A final symptom that Levine describes at length, is that of the compulsion to repeat, a process that psychoanalysis has tackled since its inception (Freud, 1914g, 1937c). Certain events may be encoded in implicit (procedural) memory and re-enacted in one’s play and life circumstances until our nervous system response to them is discharged and completed in the SE sense (e.g., completion of incomplete/truncated discharge of fight and flight responses). An example might be someone prone to repeated involvement in car accidents. The beauty of SE is that it may help renegotiate events via the symptom/s, even when the narrative is missing.
For a more detailed description and discussion of these symptoms, the reader is referred to Levine’s Healing Trauma (2008). Keep in mind that the presence of such symptoms does not necessarily imply past trauma. At the same time, it may be useful to review past traumas in one’s history, although they are not always explicit memories accessible to conscious retrieval. Sometimes they take the form of procedural memories that unfold in specific action patterns that can be identified and subsequently worked upon in SE therapy.
Written for the general public, Levine’s book includes many self-help exercises to familiarize the reader with what is possible with SE. That said, work with an SE therapist is recommended, especially at the beginning, until readers learn the ropes of self-help and know when to seek professional help for an additional piece of the work.
Earlier, I mentioned that facilitating discharge of unused survival energy is a way of immunizing the autonomous nervous system. The reason for this is that the discharge of excess energy makes room for and increases our ability to contain other challenging events (an instance of Piaget’s notion of assimilation and accommodation, if you will.) However, there is something else we can and should do on an ongoing basis: we must cultivate our resources, both internal and external. I follow Gina Ross, in defining a resource as something that brings about a sense of well-being, without having a price attached (such as in the chemical dependence on drugs and alcohol, for example.) I am convinced that each moment we spend with a resource strengthens our ‘healing vortex’ (Ross, 2008), particularly if we learn to become aware of how it affects us in the body (e.g., perhaps we breathe more deeply, our chest expands, we relax.)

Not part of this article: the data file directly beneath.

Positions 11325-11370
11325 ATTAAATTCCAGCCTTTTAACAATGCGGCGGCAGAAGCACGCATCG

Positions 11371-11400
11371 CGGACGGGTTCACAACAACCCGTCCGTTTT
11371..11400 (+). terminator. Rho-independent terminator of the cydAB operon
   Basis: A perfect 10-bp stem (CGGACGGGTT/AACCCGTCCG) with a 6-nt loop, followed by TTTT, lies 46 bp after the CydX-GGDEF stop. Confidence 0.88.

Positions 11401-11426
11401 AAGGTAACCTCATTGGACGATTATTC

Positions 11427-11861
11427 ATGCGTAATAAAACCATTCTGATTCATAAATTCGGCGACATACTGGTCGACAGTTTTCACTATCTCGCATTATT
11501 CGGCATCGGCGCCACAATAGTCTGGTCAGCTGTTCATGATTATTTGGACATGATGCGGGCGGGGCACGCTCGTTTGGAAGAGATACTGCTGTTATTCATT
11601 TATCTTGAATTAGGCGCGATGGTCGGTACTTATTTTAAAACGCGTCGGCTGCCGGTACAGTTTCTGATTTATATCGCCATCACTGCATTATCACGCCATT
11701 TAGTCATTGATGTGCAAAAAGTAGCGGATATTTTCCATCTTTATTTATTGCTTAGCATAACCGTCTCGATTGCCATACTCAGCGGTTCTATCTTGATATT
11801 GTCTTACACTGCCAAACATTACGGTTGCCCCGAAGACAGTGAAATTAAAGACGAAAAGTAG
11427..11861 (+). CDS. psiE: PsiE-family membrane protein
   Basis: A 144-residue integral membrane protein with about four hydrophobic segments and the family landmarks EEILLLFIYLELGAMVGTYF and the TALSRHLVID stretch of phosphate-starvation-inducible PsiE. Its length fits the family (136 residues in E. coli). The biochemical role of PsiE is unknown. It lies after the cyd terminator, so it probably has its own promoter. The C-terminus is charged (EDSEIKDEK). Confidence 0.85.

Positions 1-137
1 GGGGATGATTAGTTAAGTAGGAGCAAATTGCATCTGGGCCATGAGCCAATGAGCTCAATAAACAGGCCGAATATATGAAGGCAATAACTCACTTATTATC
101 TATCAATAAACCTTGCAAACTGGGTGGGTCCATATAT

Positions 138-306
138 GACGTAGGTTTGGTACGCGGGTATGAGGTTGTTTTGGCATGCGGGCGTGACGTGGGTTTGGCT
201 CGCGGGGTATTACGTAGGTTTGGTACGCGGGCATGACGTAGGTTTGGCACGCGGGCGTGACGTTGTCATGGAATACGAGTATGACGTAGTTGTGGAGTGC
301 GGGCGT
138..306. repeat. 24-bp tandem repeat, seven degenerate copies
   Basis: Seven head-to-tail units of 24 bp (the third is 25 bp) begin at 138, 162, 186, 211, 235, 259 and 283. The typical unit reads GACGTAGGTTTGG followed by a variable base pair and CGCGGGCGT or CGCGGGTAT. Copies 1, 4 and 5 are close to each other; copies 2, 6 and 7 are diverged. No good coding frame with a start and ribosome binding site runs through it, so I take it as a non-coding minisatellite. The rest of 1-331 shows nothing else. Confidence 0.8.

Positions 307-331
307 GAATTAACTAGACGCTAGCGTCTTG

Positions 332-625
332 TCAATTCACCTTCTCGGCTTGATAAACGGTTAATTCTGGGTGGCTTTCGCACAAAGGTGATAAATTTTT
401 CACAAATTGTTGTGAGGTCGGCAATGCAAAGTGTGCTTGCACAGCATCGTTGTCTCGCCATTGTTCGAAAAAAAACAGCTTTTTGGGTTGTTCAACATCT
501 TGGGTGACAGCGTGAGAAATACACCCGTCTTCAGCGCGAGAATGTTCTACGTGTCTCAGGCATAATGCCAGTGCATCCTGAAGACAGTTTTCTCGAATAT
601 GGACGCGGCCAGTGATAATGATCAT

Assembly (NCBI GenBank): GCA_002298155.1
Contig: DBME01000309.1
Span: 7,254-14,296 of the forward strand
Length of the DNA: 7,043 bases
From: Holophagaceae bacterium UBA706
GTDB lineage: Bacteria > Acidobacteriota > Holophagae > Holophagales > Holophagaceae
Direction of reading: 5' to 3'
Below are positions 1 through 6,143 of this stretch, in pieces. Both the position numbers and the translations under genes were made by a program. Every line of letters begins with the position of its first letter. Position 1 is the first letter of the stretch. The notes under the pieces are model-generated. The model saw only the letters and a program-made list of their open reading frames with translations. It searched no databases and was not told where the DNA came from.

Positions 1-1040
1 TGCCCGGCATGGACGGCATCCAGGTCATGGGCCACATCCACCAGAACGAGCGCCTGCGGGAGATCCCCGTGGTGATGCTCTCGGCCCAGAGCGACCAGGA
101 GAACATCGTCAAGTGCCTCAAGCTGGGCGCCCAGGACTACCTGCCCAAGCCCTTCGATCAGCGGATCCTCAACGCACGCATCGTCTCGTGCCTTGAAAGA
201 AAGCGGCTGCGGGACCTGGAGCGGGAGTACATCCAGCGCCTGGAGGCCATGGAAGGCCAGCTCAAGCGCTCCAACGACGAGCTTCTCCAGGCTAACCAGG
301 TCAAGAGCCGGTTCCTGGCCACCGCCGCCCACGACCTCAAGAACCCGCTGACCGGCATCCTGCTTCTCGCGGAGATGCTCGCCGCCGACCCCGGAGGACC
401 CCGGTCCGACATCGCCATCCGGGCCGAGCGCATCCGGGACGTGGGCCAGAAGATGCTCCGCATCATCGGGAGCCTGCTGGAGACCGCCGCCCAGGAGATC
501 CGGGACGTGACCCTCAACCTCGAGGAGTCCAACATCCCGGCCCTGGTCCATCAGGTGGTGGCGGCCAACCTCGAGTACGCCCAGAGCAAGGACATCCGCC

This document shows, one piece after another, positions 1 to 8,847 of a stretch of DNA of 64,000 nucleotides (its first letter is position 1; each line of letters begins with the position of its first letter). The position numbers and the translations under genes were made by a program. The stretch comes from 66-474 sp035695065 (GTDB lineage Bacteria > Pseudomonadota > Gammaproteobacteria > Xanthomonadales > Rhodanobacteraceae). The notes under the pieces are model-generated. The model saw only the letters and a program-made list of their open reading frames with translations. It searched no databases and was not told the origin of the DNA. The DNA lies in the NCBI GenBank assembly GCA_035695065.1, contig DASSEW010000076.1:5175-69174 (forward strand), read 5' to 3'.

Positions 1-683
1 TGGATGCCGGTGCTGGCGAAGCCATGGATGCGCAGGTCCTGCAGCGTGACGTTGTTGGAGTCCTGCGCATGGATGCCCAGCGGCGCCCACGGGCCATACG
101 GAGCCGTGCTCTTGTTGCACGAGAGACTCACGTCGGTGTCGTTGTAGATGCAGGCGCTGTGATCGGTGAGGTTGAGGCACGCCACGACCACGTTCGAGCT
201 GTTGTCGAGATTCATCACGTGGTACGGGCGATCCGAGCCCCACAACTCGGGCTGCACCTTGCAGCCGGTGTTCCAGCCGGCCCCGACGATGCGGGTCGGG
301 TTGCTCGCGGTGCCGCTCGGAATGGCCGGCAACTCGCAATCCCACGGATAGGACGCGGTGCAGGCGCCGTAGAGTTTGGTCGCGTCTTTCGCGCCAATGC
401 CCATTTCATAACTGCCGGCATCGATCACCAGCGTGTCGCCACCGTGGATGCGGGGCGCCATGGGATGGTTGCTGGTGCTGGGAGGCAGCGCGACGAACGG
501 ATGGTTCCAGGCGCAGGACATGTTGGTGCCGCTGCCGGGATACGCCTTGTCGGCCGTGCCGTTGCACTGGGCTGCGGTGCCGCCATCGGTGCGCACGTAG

The more we consciously surround ourselves with resources (e.g., a pebble we picked up at the beach, a vase with freshly cut flowers or a cherished photograph in our office, the sounds of birds chirping outside, the ever-changing sky and its cloud formations, music, taking a short walk during the middle of the work day, spending time with or talking with a friend, sports and other experiences that can restore the sense of physical safety), the more we are recharging our batteries and expanding our healing vortex. The more it grows, the easier it is to dissipate the stresses and strains of everyday life, especially if you live in the Middle East or another tension-filled zone. Physical, embodied awareness of these resources reminds our autonomous nervous system that discharge (relaxation) follows charge (arousal), and we strengthen our ability to self-regulate as we pendulate back and forth from the trauma vortex (constriction) to the healing vortex (expansion).
I would like to end this post with another quote from Ross (2008):
We will know we have discharged the traumatic energy and moved ourselves out of the trauma vortex into the healing vortex when we recover our basic functions. Sleep and eating disturbances disappear; our emotions stabilize; and fear, shame and anger take a back seat. We don’t feel like isolating ourselves anymore. Instead, we feel connected to our body and feel that we ‘got ourselves back.’ Life feels again normal and exciting. (p. 94)
Freud, S. (1914g). ‘Remembering, repeating and working through.’ S.E.., 14
(1937c). ‘Analysis terminable and interminable.’ S.E., 23.
Gendlin, E. T (1982). Focusing. New York: Bantam.
Hartmann, H. (1939). Ego Psychology and the Problem of Adaptation. London: The Hogarth Press.
Khan, M.R. (1963). ‘The concept of cumulative trauma.’ (1963). In: The Privacy of the Self (1981). London: The Hogarth Press.
(1964). ‘Ego-distortion, cumulative trauma and the role of reconstruction in the analytic situation. In: The Privacy of the Self (1981). London: The Hogarth Press.
Levine, P. (2008) Healing Trauma. Boulder, Colorado: Sounds True.
Porges, S. (2011). The Polyvagal Theory. Neurophysiological Foundations of Emotions Attachment Communication Self-Regulation. Norton Series on Interpersonal Neurobiology. New York: Norton.
Ross, G. (2008). Beyond the Trauma Vortex Into the Healing Vortex. A Guide for Psychology and Education. Los Angeles, CA: International Trauma-Healing Institute.
Solan, R. (2015). The Enigma of Childhood. The Profound Influence of the First Years of Life on Adults as Couples and Parents. London: Karnac.
Winnicott, D. W. (1941). ‘The observation of infants in a set situation.’ In: Collected Papers (1958).